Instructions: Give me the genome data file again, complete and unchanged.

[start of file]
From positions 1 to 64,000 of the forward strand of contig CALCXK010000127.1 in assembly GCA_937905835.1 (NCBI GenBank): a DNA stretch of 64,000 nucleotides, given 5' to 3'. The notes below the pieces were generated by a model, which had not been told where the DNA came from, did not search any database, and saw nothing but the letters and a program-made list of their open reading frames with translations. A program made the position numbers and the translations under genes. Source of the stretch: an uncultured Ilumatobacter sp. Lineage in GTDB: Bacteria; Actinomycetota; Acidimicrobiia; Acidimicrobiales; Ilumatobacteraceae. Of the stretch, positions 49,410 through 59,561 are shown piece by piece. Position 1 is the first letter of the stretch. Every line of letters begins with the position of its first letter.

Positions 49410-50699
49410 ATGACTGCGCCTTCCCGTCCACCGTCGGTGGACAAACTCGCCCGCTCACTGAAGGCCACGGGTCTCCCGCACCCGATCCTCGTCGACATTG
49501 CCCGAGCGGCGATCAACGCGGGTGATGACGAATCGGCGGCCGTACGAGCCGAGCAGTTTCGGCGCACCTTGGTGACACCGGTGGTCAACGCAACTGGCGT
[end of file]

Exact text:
From positions 1 to 64,000 of the forward strand of contig CALCXK010000127.1 in assembly GCA_937905835.1 (NCBI GenBank): a DNA stretch of 64,000 nucleotides, given 5' to 3'. The notes below the pieces were generated by a model, which had not been told where the DNA came from, did not search any database, and saw nothing but the letters and a program-made list of their open reading frames with translations. A program made the position numbers and the translations under genes. Source of the stretch: an uncultured Ilumatobacter sp. Lineage in GTDB: Bacteria; Actinomycetota; Acidimicrobiia; Acidimicrobiales; Ilumatobacteraceae. Of the stretch, positions 49,410 through 59,561 are shown piece by piece. Position 1 is the first letter of the stretch. Every line of letters begins with the position of its first letter.

Positions 49410-50699
49410 ATGACTGCGCCTTCCCGTCCACCGTCGGTGGACAAACTCGCCCGCTCACTGAAGGCCACGGGTCTCCCGCACCCGATCCTCGTCGACATTG
49501 CCCGAGCGGCGATCAACGCGGGTGATGACGAATCGGCGGCCGTACGAGCCGAGCAGTTTCGGCGCACCTTGGTGACACCGGTGGTCAACGCAACTGGCGT